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Metronomic Chemotherapy vs Best Supportive Care in Progressive Pediatric Solid Malignant Tumors: A Randomized Clinical Trial.

Pramanik R, Agarwala S, Gupta YK, Thulkar S, Vishnubhatla S, Batra A, Dhawan D, Bakhshi S from the Department of Medical Oncology, Department of Pediatric Surgery, Department of Pharmacology, Department of Radiodiagnosis, Department of Biostatistics, All India Institute of Medical Sciences, New Delhi, India have just published in JAMA Oncology a randomized trial entitled : Metronomic Chemotherapy vs Best Supportive Care in Progressive Pediatric Solid Malignant Tumors: A Randomized Clinical Trial. The trial is negative, at first sight. There is globally not benefit for patient in palliative care to receive this regimen of metronomic chemotherapy vs placebo. Nevertheless, 1)there is a benefit for non osteosarcoma patient, 2) it is a shame that the authors decide to use a regimen that was successfully tested for brain tumors in extra-cranial disease.


Although oral metronomic chemotherapy is often used in progressive pediatric solid malignant tumors, a literature review reveals that only small single-arm retrospective or phase 1 and 2 studies have been performed. Skepticism abounds because of the lack of level 1 evidence.

OBJECTIVES: To compare the effect of metronomic chemotherapy on progression-free survival (PFS) with that of placebo in pediatric patients with primary extracranial, nonhematopoietic solid malignant tumors that progress after at least 2 lines of chemotherapy.

DESIGN, SETTING, AND PARTICIPANTS: A double-blinded, placebo-controlled randomized clinical trial was conducted from October 1, 2013, through December 31, 2015, at the cancer center at All India Institute of Medical Sciences in children aged 5 to 18 years with primary extracranial, nonhematopoietic solid malignant tumors that progressed after at least 2 lines of chemotherapy and had no further curative options.

INTERVENTIONS: One arm received a 4-drug oral metronomic regimen of daily celecoxib and thalidomide with alternating periods of etoposide and cyclophosphamide, whereas the other arm received placebo. Disease status was assessed at baseline, 9 weeks, 18 weeks, and 27 weeks or at clinical progression.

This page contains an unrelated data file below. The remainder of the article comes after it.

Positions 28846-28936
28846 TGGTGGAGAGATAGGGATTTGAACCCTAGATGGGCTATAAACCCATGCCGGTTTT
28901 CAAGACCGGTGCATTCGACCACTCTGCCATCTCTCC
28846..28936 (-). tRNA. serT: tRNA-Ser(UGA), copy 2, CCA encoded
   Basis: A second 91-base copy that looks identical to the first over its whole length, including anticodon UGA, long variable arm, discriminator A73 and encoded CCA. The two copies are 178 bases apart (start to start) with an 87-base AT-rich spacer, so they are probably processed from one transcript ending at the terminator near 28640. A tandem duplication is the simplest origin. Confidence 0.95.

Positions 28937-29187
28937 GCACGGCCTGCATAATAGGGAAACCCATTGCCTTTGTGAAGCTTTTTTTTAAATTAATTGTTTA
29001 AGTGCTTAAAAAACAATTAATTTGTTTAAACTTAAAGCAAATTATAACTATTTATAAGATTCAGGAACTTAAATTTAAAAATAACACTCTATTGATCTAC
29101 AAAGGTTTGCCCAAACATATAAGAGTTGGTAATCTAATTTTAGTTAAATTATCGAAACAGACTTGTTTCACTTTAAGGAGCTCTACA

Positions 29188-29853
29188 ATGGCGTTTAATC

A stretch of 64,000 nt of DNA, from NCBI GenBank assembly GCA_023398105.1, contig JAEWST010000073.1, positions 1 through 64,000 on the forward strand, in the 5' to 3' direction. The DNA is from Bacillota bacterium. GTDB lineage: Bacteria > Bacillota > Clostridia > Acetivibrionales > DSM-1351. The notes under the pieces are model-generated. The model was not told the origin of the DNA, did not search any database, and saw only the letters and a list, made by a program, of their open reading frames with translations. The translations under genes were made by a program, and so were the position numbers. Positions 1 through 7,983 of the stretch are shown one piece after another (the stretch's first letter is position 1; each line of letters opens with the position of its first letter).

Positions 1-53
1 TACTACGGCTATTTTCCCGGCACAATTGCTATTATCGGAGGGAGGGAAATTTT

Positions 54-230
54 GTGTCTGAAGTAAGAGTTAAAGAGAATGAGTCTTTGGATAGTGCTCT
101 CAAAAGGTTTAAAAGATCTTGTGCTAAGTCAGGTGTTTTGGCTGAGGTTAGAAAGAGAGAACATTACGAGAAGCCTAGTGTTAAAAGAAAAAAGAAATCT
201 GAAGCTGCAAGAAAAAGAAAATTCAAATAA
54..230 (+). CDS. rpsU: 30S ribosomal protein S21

MAIN OUTCOMES AND MEASURES: The primary end point was PFS as defined by the proportion of patients without disease progression at 6 months, and PFS duration and overall survival (OS) were secondary end points.

RESULTS: A total of 108 of the 123 patients screened were enrolled, with 52 randomized to the placebo group (median age, 15 years; 40 male [76.9%]) and 56 to the metronomic chemotherapy group (median age, 13 years; 42 male [75.0%]). At a median follow-up of 2.9 months, 100% of the patients had disease progression by 6 months in the placebo group vs 96.4% in the metronomic chemotherapy group (P = .24). Median PFS and OS in the 2 groups was similar (hazard ratio [HR], 0.69; 95% CI, 0.47-1.03 [P = .07] for PFS; and HR, 0.74; 95% CI, 0.50-1.09 [P = .13] for OS). In post hoc subgroup analysis, cohorts receiving more than 3 cycles (HR for PFS, 0.46; 95% CI, 0.23-0.93; P = .03) and those without a bone sarcoma (ie, neither primitive neuroectodermal tumor nor osteosarcoma) (HR for PFS, 0.39; 95% CI, 0.18-0.81; P = .01) appeared to benefit from metronomic chemotherapy.

CONCLUSIONS AND RELEVANCE: Metronomic chemotherapy does not improve 6-month PFS, compared with placebo, among pediatric patients with extracranial progressive solid malignant tumors . However, patients without bone sarcoma and those able to tolerate therapy for more than 3 cycles (9 weeks) benefit.

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  1. Metronomic Chemotherapy vs Best Supportive Care in Progressive Pediatric Solid Malignant Tumors: A Randomized Clinical Trial.

    The design of this study really is a shame. We are still at phase 1 studies, or phase 2 at best for the protocol. That being the case they should test the protocol on cancers for which chemotherapy is known to be effective, as metronomic therapy is intended to make that available to a population of persons who otherwise can not tolerate the negative effects of chemo ... the purpose should not be to cure that which is not curable via standard chemo. It was a study designed to fail by not using the recommended test group. They never make this mistake when testing pharmaceutical company championed drugs. The stated conclusions for the study are also misleading and do not represent the fact that there was a positive response for those cancers that did not originate in the bone.

    by david saul austin | 8 July 2017, 00:42

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